Comprehensive End-to-End Solutions Make Sense

Partial solutions are inherently costly and inefficient versus comprehensive end-to-end solutions that are far more modular, scalable, flexible, and sensor agnostic, able to quickly adapt to dynamic market conditions and future growth opportunities.

Optimized end-to-end solutions are also smarter and more secure, able to adapt to virtually all existing wireless technologies to accommodate multiple configurations (analog, serial and discrete input) while seamlessly integrating third party software. These intelligent solutions utilize simple, autonomous, plug-and-play wireless Edge devices that do not require any specialized coding skills. Use of ultra-long-life batteries further enhances their reliability and increases their return on investment (ROI) by extending system operating life and by reducing long-term maintenance costs.

Cybersecurity Is Essential

The threat of cybercrime is on the rise, so military grade cyber security must be deployed to protect various points of access.

One potential access point involves intercepted communications that can corrupt the device’s configuration or modify the data. Bluetooth communications channels can also be compromised to gain unauthorized configuration access. Additionally, API sessions can be hacked to gain programmatic access to specific user accounts.

Mitigating these risks requires a best practices model that combines secured hardware and software with fully encrypted communications. The gold standard for protecting data integrity is TLS v1.3 encryption libraries and firmware.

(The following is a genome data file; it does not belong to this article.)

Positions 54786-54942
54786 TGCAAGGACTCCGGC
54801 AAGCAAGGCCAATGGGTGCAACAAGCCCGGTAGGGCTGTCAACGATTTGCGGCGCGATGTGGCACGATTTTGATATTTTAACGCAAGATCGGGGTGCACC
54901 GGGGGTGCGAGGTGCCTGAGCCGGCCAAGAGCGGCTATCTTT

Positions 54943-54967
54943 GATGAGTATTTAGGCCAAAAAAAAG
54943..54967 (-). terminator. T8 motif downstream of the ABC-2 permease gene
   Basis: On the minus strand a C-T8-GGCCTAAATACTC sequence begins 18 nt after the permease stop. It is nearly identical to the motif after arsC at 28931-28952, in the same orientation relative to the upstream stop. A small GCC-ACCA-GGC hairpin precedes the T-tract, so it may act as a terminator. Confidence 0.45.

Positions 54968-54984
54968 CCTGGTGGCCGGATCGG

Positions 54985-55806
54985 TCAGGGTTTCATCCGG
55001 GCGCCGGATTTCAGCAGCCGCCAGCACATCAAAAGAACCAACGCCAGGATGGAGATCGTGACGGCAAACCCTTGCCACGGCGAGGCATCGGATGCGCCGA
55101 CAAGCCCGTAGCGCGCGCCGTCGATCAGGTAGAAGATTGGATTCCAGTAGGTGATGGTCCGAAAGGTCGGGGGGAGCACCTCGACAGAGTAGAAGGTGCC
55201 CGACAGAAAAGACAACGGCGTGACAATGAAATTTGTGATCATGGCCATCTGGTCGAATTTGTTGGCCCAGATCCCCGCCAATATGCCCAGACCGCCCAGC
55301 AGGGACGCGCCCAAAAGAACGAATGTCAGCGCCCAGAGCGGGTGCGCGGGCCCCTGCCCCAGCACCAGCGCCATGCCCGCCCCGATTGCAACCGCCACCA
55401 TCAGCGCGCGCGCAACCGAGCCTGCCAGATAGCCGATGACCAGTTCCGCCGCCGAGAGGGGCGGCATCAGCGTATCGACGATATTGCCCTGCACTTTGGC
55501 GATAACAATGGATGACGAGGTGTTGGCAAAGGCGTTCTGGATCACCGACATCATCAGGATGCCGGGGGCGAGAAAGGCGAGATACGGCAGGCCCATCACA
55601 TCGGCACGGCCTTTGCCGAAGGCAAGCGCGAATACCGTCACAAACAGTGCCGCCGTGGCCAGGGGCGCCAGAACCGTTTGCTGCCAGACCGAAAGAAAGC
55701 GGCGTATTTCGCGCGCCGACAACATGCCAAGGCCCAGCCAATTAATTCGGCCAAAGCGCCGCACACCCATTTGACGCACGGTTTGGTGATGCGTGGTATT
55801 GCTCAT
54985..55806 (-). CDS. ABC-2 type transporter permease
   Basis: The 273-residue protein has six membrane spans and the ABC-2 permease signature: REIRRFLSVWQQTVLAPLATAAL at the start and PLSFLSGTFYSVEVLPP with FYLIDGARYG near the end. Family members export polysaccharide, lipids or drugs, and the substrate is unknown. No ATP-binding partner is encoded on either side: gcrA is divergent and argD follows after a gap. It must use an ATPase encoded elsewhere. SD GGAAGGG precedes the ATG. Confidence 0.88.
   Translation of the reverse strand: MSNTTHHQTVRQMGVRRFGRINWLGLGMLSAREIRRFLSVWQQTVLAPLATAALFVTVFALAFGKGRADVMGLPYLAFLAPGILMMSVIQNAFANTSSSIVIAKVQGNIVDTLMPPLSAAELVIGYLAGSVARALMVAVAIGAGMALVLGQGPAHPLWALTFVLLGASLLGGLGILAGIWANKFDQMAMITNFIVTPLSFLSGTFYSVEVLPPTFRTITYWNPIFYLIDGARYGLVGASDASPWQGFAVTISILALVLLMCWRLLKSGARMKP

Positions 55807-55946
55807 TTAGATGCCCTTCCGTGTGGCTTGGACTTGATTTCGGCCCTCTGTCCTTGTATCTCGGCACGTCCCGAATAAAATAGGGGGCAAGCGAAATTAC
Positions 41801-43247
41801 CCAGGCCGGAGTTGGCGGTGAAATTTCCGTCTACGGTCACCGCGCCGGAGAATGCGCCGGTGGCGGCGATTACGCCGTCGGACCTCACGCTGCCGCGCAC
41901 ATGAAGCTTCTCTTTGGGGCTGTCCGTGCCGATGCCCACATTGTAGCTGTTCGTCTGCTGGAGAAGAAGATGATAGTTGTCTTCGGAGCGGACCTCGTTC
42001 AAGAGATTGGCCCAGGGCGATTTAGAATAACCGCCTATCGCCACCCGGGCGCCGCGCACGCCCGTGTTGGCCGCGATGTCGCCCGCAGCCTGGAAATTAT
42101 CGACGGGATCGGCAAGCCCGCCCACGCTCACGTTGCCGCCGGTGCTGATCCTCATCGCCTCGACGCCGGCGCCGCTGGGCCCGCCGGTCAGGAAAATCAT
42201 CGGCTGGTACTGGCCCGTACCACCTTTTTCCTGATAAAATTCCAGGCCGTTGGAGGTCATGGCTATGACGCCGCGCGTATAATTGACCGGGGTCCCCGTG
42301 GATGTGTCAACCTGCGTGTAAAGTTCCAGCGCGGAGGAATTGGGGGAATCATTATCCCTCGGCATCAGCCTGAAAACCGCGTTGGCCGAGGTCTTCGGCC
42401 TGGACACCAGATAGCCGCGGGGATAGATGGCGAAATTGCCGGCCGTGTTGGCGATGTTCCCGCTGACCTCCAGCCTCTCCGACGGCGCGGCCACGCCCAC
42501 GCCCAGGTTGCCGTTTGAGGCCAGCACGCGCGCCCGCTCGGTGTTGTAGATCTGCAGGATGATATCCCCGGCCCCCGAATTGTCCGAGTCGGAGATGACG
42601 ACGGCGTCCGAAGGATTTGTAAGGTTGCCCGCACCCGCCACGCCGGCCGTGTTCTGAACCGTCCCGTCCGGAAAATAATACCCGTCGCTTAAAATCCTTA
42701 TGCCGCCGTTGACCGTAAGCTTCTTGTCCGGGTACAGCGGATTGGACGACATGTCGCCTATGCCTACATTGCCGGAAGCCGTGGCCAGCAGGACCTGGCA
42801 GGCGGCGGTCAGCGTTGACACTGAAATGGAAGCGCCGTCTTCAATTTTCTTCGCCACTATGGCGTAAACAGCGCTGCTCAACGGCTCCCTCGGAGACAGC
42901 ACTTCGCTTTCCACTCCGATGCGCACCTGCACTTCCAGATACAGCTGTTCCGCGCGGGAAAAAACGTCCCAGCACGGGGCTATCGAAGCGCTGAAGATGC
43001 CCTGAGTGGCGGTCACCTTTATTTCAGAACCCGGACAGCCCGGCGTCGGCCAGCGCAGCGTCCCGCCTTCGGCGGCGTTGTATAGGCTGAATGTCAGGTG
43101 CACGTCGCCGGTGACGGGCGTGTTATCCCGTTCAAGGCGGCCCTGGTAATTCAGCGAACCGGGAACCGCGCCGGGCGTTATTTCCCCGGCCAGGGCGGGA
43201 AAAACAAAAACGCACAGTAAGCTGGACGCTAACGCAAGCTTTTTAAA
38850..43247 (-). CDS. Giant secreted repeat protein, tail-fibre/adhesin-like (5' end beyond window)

Table 1
Table 1 – Comparison of primary battery chemistries.

The Importance of Choosing an Industrial-Grade Lithium Battery

Specifying a robust power source is essential for any low-power wireless device since battery failure leads to system failure.

There are two types of low-power devices: those that draw average energy (background current) measurable in microamps, along with pulses in the multi-Amp range. These pulses typically power bi-directional wireless communications, requiring the use of an industrial-grade primary (non-rechargeable) lithium battery. If the device draws average energy (background current and pulses) measurable in milli-amps, then it may require the use of an energy harvesting device in combination with a Lithium-ion (Li-ion) rechargeable battery.

Every application has unique power requirements, with multiple variables, including: sampling frequency; the amount of energy consumed while in ‘active’ mode; cell capacity and energy density: minimizing losses caused by long-term exposure to extreme temperatures; and other factors impacting battery self-discharge.